Fitness for Dads article section on SingleDad reviews the latest supplements and weight loss programs for the Dad who wants to stay at optimum health. This month learn about Chia Seeds and their health benefits.
Fitness for Dads: Chia Seeds in Your Diet?
Fitness for Dads article section on SingleDad reviews the latest supplements and weight loss programs for the Dad who wants to stay at optimum health. This month learn about Chia Seeds and their health benefits. Read More.
Cha-Cha Chia Pet…
Remember the Chia Pet? These gift items, clay figurines that sprouted grass-like "fur," were once all the rage. Fast-forward a few decades, and the seeds from the same chia plant are being sold in health food stores for their nutritional value and a weight loss supplement. Our SingleDad Staff investigated and her’s what we found out…
What Is Chia?
Wikapedia says: Salvia hispanica, commonly known as chia, is a species of flowering plant in the mint family, Lamiaceae, native to central and southern Mexico and Guatemala.
Chia is an edible seed that comes from the desert plant Salvia hispanica, grown in Mexico dating back to Mayan and Aztec cultures. "Chia" means strength, and folklore has it that these cultures used the tiny black and white seeds as an energy booster. That makes sense, as chia seeds are a concentrated food containing healthy omega-3 fatty acids, carbohydrates, protein, fiber, antioxidants, and calcium.
Chia seeds are an unprocessed, whole-grain food that can be absorbed by the body as seeds (unlike flaxseeds). One ounce (about 2 tablespoons) contains 139 calories, 4 grams of protein, 9 grams fat, 12 grams carbohydrates and 11 grams of fiber, plus vitamins and minerals.
Chia is mostly cultivated in Mexico and Bolivia. The seeds are smaller than sesame seeds and range in color from grayish brown to white; the color of the seeds has no real bearing on the nutritional value, although white chia seeds make more visual sense in certain dishes. According to most sources, chia seeds, unlike flax seeds, don’t have to be ground in order to release their full nutritional benefits. (They don’t seem to turn rancid as quickly as flax seeds, either.) They are very neutral in flavor-I find them almost flavorless-so they can be easily added to just about anything. For those people out there who must avoid wheat, rest assured that chia seeds are gluten-free.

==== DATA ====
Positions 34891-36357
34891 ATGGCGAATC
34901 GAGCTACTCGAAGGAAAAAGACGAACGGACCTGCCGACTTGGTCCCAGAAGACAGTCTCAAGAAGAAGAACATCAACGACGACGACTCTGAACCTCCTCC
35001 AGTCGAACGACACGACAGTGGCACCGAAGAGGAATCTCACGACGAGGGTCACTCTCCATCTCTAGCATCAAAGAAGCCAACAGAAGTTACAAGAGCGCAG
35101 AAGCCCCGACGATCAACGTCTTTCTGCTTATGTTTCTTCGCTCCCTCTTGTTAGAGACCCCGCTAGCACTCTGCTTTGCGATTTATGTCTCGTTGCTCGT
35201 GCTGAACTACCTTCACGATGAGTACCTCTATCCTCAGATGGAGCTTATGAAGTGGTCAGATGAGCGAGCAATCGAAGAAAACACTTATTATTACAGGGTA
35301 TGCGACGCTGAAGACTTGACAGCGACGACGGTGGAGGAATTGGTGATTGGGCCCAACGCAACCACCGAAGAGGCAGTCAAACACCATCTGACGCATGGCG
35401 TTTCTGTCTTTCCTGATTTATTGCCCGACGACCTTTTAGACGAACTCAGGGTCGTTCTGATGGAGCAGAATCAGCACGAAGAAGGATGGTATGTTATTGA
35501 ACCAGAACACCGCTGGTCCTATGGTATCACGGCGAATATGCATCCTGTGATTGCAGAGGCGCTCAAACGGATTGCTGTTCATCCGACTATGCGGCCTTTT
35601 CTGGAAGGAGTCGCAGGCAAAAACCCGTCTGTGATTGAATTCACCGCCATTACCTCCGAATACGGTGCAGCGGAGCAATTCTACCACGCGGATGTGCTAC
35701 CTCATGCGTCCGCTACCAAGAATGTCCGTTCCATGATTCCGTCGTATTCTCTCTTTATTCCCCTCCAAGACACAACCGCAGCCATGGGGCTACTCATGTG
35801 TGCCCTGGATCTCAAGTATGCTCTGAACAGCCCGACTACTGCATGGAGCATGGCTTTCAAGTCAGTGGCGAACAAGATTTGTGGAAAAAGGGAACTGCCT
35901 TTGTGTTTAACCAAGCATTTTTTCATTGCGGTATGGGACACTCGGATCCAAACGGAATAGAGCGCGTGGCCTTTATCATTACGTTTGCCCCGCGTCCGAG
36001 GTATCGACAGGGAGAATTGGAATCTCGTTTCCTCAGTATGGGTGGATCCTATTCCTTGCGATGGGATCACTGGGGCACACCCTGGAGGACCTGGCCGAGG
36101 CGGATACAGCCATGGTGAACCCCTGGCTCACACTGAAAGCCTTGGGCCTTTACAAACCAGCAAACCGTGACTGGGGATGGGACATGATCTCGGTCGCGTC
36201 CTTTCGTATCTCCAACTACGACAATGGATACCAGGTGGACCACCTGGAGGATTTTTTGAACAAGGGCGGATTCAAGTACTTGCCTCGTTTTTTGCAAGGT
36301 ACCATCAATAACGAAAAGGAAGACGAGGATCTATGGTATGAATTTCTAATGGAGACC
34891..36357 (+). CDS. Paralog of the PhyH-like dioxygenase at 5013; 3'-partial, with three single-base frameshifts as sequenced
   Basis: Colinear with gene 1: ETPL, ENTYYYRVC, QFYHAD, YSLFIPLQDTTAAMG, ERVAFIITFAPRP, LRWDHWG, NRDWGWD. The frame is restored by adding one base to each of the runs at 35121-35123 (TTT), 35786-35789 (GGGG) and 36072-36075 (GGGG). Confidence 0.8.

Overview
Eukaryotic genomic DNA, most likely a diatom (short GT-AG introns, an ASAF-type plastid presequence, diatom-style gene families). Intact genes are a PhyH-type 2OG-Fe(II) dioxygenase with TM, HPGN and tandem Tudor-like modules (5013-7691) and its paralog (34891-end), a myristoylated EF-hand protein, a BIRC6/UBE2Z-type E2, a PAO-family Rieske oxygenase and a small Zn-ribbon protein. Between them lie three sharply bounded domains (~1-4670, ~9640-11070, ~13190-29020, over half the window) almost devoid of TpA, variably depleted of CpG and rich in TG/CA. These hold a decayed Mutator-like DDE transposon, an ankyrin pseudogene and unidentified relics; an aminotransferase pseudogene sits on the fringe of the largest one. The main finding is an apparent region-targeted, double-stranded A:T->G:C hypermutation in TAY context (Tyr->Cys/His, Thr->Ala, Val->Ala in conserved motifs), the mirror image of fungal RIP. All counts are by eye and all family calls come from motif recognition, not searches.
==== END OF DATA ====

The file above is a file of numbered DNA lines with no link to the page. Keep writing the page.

The mild, nutty flavor of chia seeds makes them easy to add to foods and beverages. They are most often sprinkled on cereal, sauces, vegetables, rice dishes, or yogurt or mixed into drinks and baked goods. They can also be mixed with water and made into a gel.
Our Fitness for Dads Chia Recipe:
6 oz. Silk Almond Milk
1- Tablespoon of Chia
Take a Tablespoon of the Chia Seeds and drop into a cup or "Shake Container" of Silk Almond Milk. Shake or mix the two ingredients very well. Allow the chi seeds to absorb the Almond Milk and it begins to taste a lot like Tapioca pudding. Combine the calcium and plant based nutrition in Silk Almond Milk, plus the Omega-3 benefits of Chia Seeds; you have the perfect combination.
Brief History on Chia Seeds
The seeds were a dietary staple of the Mayans and Aztecs, surpassed in importance only by corn and beans. A very rich source of ALA (plant-based) omega-3 fatty acids (the type found in pumpkin seeds, flax seeds, walnuts, canola oil, and some vegetables), they provide health benefits on par with fish and fish oil, yet are appropriate for a vegetarian or vegan diet. Chia seeds also contain fiber, protein, antioxidants, and minerals such as potassium, magnesium, calcium, and iron.
Of particular interest to marathoners and other elite athletes are chia’s hydrating and endurance properties. The hydrophilic seeds can absorb up to ten times their weight in water, and that gelling factor physically slows down the process by which our bodies convert soaked chia seeds’ carbs into simple sugars. And you don’t have to be training to run 26-plus miles to benefit; in a piece published last spring in Bloomberg News, my pal David Sax reports that chia seeds have become a popular stimulant on Wall Street in more ways than one. Red Bull is so over.
And although there are chia seed nutritional supplements, juice drinks, energy bars, and other packaged foods, I vote for simply working them into your home-cooking repertoire. The seeds themselves are available at many supermarkets as well as health food stores and many online sources.
Can Chia Really Help Dads Lose Weight?
In theory, Chia seeds are supposed to expand in your belly, helping you to feel full, eat less, and ultimately shed pounds. In our own personal survey, there was no notable weight loss over a 4-week period. The Chia Seeds added good nutrition to our diet and the Shake with Silk Almond Milk tasted great, however, there was no significant weight loss was found.
Editors Note: RJ Jaramillo is a paid Dad Health Blogger by Silk Almond Milk. All opinions are my own.
Richard “RJ” Jaramillo, is the Founder of SingleDad.com,
a website and social media resource dedicated to single parenting and specifically for the newly divorced, re-married, widowed and single Father with children.
RJ is self employed, entrepreneur living in San Diego and a father of three children. The mission of SingleDad is to help the community of Single Parents
“Make Life Happen…Again!”